, and horrible sins. Therefore, generally, and without the pronoun, it is an easy matter to magnify and amplify the benefit of Christ; namely, that Christ was given for sins, but for other men's sins which are worthy. But when it cometh to the putting to of this pronoun our, there our weak nature and reason starteth back, and dare not come near unto God, nor promise to herself that so great a treasure should be truly given unto her ; and therefore, she will not have to do with God except first she be pure and without sin. Wherefore, although she hear or read this sentence, “Who gave himself for our sins," or such like, yet doth she not apply this pronoun OUR unto herself, but unto others which are worthy and holy; and as for herself, she will tarry till she be made worthy by her own works.

This then is nothing else but that man's reason fain would, that sin were of no greater force and power than she herself dreameth it to be. Hereof it cometh, that hypocrites, being ignorant of Christ, although they feel the remorse of sin, do think notwithstanding, that they shall be able easily to put it away by their good works and merits; and secretly in their hearts they wish, that these words, “Who gave himself for our sins,” were but as words spoken in humility; and would have their sins not to be true and very sins indeed, but light and small matters. To be short, man's reason would fain bring and present to God a feigned and counterfeit sinner, which is nothing afraid nor hath any feeling of sin. It would bring him that is whole, and not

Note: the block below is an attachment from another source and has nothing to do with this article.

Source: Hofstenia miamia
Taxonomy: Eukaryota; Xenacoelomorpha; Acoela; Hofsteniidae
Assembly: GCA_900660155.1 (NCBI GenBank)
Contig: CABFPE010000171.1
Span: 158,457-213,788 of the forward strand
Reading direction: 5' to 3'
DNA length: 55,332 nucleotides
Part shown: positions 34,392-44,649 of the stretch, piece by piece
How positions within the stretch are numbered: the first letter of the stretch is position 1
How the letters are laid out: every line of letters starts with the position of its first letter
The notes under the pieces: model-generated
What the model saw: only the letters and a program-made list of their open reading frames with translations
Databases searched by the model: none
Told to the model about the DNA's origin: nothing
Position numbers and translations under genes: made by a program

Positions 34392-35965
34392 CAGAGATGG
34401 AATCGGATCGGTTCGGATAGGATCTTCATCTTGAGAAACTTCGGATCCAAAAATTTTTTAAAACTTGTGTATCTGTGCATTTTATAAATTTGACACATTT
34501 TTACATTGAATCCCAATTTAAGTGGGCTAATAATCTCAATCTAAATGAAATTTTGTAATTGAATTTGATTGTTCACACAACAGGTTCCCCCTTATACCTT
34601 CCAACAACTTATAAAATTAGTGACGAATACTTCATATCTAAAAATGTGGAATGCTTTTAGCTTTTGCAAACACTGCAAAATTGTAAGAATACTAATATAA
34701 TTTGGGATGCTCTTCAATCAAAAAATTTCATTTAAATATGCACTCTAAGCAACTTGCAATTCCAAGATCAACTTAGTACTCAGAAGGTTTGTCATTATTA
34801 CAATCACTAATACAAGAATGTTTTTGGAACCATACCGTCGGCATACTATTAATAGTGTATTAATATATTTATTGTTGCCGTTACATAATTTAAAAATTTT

him that hath need of a physician: and when it feeleth no sin, then it would believe that Christ was given for our sins.

The whole world is thus affected: and especially, they that would be counted more holy and religious than others, as monks and justiciaries. These confess with their mouth that they are sinners, and they confess also that they commit sins daily; howbeit, not so great and many, but that they are able to put them away by their own works. Yea, and besides all this, they will bring their righteousness and deserts to Christ's judgmentseat, and demand the recompence of eternal life for them at the judge's hand. In the meanwhile, notwithstanding, (as they pretend great humility,) because they will not vaunt themselves to be utterly devoid of sin, they feign certain sins, that for the forgiveness thereof they may with great devotion pray with the publican, “ God be merciful to me a sinner.” Unto them these words of St. Paul, “ for our sins," seem to be but light and trifling: therefore, they neither understand them, nor in temptation, when they feel sin indeed, can they take any comfort of them, but are compelled flatly to despair.